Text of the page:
Tessa B. Dick,the widow of Philip K. Dick, is working on a new book about PKD's ideas and art. Here is the cover for the project, which will be published in the near future.

We are very fortunate to have two sections from Ms. Dick's manuscript in Emanations: I An Not a Number.

The first section describes some of PKD's cosmological speculations. I think the description is worthwhile because the speculations are not only interesting in themselves, but also because Ms. Dick provides insight into how PKD developed his concepts and theories. In the second section, Ms. Dick describes PKD's plans for sequels to two of his novels, The Man in the High Castle and The Penultimate Truth.

Please click the cover image to learn more about Emanations: I Am Not a Number:

As a footnote, I want to point out that The Penultimate Truth contains what we might describe as "experimental" or "avant-garde" writing. Far from being a strict modernist limited to conventional linear narrative, Philip K. Dick was indeed capable of extraordinarily sophisticated and elegant grammatical architectures that create layers of complex multi-valiant meanings, astonishing impressions, and finely-nuanced emotions. In The Penultimate Truth, this literary shifting begins at chapter five.

Wednesday, June 14, 2017

Three Stigmata of Palmer Eldritch image featuring Salvadore Dali as the antagonist

The Three Stigmata of Palmer Eldritch is one of Philip K. Dick's best novels.  In future Highbrow posts, I might set forth my reasons for saying so.  In the meantime, here is a curious Dali-inspired Palmer Eldritch digital panting by an artist called... "SharksDen".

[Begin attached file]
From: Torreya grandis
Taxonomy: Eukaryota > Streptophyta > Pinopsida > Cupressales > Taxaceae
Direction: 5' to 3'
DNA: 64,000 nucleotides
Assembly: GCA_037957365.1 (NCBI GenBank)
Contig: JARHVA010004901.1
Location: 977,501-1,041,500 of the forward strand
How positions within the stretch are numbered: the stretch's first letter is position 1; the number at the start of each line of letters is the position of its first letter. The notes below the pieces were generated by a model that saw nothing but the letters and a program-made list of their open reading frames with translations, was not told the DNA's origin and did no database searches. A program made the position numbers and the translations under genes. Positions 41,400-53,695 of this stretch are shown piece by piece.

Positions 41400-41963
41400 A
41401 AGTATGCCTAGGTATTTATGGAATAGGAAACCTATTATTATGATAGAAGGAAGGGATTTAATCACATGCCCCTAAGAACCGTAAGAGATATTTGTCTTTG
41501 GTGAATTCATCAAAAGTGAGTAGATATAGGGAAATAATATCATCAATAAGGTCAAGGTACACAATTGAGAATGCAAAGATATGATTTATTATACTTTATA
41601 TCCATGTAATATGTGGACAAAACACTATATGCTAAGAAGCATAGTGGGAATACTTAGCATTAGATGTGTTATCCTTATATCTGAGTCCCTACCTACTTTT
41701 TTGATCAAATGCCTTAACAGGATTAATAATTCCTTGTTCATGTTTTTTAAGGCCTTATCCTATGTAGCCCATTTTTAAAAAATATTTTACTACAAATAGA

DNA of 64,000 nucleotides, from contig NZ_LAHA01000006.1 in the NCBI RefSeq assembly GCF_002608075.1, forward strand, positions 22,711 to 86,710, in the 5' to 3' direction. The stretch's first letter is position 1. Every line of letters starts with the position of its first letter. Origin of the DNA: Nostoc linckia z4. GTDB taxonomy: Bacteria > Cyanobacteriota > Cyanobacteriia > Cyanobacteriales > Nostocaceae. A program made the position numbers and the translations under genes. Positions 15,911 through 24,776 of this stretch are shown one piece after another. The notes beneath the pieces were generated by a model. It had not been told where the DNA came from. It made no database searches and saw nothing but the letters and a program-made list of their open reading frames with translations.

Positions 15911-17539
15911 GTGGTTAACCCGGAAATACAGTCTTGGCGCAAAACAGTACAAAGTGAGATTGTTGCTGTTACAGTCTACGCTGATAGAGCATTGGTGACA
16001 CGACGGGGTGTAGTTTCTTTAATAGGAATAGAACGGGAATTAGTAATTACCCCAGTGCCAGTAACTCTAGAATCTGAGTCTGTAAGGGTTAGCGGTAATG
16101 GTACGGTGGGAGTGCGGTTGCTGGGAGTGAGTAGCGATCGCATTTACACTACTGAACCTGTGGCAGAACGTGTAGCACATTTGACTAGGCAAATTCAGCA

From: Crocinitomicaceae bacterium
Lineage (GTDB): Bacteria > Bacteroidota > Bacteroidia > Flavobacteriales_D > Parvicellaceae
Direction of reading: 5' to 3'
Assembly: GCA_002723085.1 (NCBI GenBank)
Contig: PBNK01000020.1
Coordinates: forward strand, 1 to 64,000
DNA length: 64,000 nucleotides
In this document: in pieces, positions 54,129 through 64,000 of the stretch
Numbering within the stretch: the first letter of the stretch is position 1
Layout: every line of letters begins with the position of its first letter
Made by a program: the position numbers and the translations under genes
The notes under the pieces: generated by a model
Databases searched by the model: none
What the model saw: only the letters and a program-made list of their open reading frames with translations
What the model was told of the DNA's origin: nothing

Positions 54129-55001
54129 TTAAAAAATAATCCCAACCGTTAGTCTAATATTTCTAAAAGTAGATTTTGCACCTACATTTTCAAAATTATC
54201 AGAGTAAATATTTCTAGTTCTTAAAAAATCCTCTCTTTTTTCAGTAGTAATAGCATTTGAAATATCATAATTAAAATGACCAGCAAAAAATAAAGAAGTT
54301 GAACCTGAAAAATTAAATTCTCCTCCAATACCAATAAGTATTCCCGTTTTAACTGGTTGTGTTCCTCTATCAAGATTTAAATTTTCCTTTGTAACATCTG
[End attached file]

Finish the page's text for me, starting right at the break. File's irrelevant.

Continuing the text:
Monday, June 12, 2017

Sunday, June 11, 2017

Passing Reference

Please click the cover image to learn more about Emanations: I Am Not a Number.

Saturday, June 10, 2017

Radiant Snow in the Korean News

Horace Jeffery Hodges and his new book Radiant Snow (International Authors, 2017) have captured some attention in the Ewha Voice. Please click the image to read the article.

Emanations: I Am Not a Number is now available

Please click the cover image to view the Amazon sales page.

Monday, June 5, 2017

Outline of Thought

The Wikipedia article entitled "Outline of Thought" presents much more than is suggested by the title.  I'll leave it to card-carrying Highbrows to negotiate this one for themselves, with my suggestion that this is an archive of words and concepts useful to advancing the mission of literary creativity.  Please click HERE.

Sunday, June 4, 2017

The Chicken-and-Egg Problem

More from Annie Jacobson’s The Pentagon’s Brain: An Uncensored History of DARPA, America’s Top Secret Research Agency: